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What is Melancholia: Symptoms, Causes, and Treatment?

What is Melancholia?

 Melancholia is a term used to describe the feeling of being deeply sad and desperate since that time. Also known as melancholic depression is a type of depression. About 15%-30% of people have this type of depression. This condition may have more severe symptoms than other types of depression and it’s harder to treat.

It is a major mental health condition characterized by persistent and intense feelings of sadness and hopelessness. The disorder can affect many areas of life and may also impact mood and behavior as well as various physical functions. People with this condition often lose interest in activities they once enjoyed and have trouble getting through the day. Occasionally, they may also feel as if life isn’t worth living.

What are the Symptoms of Melancholia?

  • Depression that is consistently worse in the morning
  • A different quality of depressed mood characterized by profound despair, sadness, or emptiness
  • Sleep badly and wale early in the morning
  • Lose their appetite and lose weight
  • Extreme or inappropriate guilt
  • Think about suicide

What Causes Melancholia?

The typical causes of this condition are changes in the brain and hormonal pathways. This is due to the malfunction of the adrenal glands, hypothalamus, and pituitary glands. These glands release chemicals that regulate stress and appetite. With this condition, you may have high levels of steroids and cortisol. These are hormones that are made by your adrenal glands when you are stressed. This affects many different functions in your body, including your metabolism, appetite, and memory. You may also have changes in brain signals called neurons. These signals affect how you respond to your surroundings.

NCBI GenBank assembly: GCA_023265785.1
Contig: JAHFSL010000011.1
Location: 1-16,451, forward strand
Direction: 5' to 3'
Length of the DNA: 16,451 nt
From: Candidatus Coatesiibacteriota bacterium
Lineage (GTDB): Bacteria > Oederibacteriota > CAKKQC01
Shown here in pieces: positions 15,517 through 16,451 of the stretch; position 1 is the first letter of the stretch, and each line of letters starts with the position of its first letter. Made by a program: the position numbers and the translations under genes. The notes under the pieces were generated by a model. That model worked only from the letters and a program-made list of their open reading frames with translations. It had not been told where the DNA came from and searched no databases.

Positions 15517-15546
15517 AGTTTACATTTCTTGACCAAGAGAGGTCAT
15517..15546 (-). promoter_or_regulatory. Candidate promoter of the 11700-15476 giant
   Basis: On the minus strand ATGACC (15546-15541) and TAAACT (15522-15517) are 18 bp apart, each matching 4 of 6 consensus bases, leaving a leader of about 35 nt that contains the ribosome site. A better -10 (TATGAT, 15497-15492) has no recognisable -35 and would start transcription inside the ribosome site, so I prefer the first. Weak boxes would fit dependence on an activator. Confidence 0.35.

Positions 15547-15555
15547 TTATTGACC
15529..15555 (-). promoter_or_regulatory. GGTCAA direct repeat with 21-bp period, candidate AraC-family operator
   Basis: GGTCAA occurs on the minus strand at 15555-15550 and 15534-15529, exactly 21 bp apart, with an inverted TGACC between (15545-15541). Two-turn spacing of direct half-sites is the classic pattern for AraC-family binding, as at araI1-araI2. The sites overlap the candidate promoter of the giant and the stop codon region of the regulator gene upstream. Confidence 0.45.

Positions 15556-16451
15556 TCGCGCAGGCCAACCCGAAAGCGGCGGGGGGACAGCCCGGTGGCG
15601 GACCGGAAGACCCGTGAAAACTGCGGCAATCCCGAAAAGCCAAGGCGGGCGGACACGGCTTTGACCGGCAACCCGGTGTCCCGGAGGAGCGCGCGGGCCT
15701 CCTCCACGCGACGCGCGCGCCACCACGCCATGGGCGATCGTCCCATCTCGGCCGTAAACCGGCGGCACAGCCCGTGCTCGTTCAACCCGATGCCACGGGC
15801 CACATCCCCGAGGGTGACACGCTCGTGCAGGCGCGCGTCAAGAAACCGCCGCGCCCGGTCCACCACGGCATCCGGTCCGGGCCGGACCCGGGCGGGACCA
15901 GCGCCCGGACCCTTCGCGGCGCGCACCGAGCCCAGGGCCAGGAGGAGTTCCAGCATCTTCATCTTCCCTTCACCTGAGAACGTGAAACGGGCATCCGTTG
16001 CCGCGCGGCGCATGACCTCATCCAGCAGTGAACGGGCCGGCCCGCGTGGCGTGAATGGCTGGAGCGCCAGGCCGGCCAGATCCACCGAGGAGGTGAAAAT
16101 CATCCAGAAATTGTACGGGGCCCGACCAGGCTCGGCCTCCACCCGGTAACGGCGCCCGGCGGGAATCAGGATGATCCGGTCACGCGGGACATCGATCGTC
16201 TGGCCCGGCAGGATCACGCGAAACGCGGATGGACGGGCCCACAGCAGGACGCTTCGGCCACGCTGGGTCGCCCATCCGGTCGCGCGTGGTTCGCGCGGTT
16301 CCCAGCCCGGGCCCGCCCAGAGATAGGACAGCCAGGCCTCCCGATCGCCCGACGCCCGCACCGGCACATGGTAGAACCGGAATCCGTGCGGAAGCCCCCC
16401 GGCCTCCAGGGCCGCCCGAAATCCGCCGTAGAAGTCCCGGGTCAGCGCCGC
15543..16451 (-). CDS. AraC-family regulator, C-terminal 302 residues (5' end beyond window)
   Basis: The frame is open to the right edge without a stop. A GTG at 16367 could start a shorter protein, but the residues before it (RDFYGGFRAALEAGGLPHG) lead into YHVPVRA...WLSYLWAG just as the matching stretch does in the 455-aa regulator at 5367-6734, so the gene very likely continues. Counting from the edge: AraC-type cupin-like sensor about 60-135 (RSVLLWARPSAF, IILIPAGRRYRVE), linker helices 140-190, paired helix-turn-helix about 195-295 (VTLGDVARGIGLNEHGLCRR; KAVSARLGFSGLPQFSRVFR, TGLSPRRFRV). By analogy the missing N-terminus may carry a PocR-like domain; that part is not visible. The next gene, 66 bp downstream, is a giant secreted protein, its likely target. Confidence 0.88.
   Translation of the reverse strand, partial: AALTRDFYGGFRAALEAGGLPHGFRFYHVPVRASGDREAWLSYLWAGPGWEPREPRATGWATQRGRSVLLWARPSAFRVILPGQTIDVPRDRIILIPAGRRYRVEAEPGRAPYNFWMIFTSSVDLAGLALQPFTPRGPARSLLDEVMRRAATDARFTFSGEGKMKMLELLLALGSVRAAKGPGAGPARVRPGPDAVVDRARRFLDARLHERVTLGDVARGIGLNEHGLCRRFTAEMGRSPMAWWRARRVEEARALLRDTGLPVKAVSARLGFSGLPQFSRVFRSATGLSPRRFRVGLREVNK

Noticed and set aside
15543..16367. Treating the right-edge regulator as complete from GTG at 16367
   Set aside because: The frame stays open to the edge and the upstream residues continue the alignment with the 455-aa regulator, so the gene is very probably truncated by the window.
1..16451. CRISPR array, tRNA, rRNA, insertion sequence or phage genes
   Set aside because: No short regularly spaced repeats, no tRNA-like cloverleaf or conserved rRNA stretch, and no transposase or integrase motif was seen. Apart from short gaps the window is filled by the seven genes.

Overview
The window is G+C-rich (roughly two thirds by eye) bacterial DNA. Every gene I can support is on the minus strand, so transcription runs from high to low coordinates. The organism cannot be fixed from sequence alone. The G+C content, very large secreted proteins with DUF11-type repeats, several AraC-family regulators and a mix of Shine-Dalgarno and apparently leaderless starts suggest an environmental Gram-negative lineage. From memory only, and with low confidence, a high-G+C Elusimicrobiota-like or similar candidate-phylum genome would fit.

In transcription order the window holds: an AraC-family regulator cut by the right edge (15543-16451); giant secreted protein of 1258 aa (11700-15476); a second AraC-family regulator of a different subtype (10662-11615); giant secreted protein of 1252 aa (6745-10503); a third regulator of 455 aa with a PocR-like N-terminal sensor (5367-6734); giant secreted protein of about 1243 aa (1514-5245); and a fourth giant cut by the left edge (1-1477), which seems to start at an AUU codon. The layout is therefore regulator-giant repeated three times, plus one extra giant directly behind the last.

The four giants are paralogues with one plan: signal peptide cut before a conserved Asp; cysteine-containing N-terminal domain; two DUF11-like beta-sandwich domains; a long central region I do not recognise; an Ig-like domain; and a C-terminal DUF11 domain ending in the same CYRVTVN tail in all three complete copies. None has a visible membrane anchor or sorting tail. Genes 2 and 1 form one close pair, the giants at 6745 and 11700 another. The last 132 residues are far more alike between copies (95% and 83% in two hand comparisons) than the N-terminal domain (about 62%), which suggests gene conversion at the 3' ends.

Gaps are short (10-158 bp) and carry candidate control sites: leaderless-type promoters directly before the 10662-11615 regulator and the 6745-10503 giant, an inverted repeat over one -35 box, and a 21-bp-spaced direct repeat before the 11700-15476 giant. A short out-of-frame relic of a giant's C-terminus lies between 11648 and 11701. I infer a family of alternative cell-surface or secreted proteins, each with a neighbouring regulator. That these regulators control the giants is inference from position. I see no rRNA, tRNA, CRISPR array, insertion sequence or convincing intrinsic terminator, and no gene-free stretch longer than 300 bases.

What is the Treatment for Melancholia?

Psychotherapy and medication are often part of the treatment plan for this condition because it is believed to have a biological root. Causes of melancholic depression appear to be mainly due to genetic makeup and brain function, necessitating a medication that works on biological causes like brain function. Types of antidepressants used for this condition are:

  • Selective serotonin reuptake inhibitors. These works by changing the way the neurotransmitter serotonin works in the brain, thereby improving mood
  • Serotonin-norepinephrine reuptake inhibitors. It affects the way both serotonin and norepinephrine work in the brain. 
  • Norepinephrine and dopamine reuptake inhibitors. It affects norepinephrine and dopamine.
  • Atypical antidepressants. These medications affect brain chemicals that seem to improve mood. 

In addition to medication, psychotherapy is also used to treat people who have MDD with melancholic symptoms. A combination of these two treatment methods is usually more effective than either approach on its own. This involves meeting with a therapist on a regular basis to discuss symptoms and related issues. It helps a patient in the:

  • Adjusting to a crisis or other stressful event
  • Managing or replacing negative beliefs and behaviors with positive, healthy ones
  • Improving communication skills and producing healthy coping mechanisms to solve problems
  • Regain a sense of satisfaction and control in life and boost self-esteem

Medication Used for Melancholia

Venlafaxine. It is an atypical antidepressant drug referred to as serotonin and noradrenaline reuptake inhibitor. It works by increasing the levels of mood-enhancing chemicals called serotonin and noradrenaline in the brain. The side effects of this medication include feeling sick, headaches, sweating, and dry mouth are common. They are usually mild and go away after a couple of weeks.

Warnings and Precautions When Taking Venlafaxine

  • It can make your heart beat faster or cause an irregular heartbeat, so your doctor may not think it is suitable if you are already taking medicine for your heart.
  • Talk to your doctor if you have a history of blood pressure and heart problems before taking this medication.
  • If you are pregnant or planning to get pregnant, avoid this medication or talk to your doctor about its risks and benefits.
  • Take this medication as instructed by your physician and avoid inconsistent dosing.

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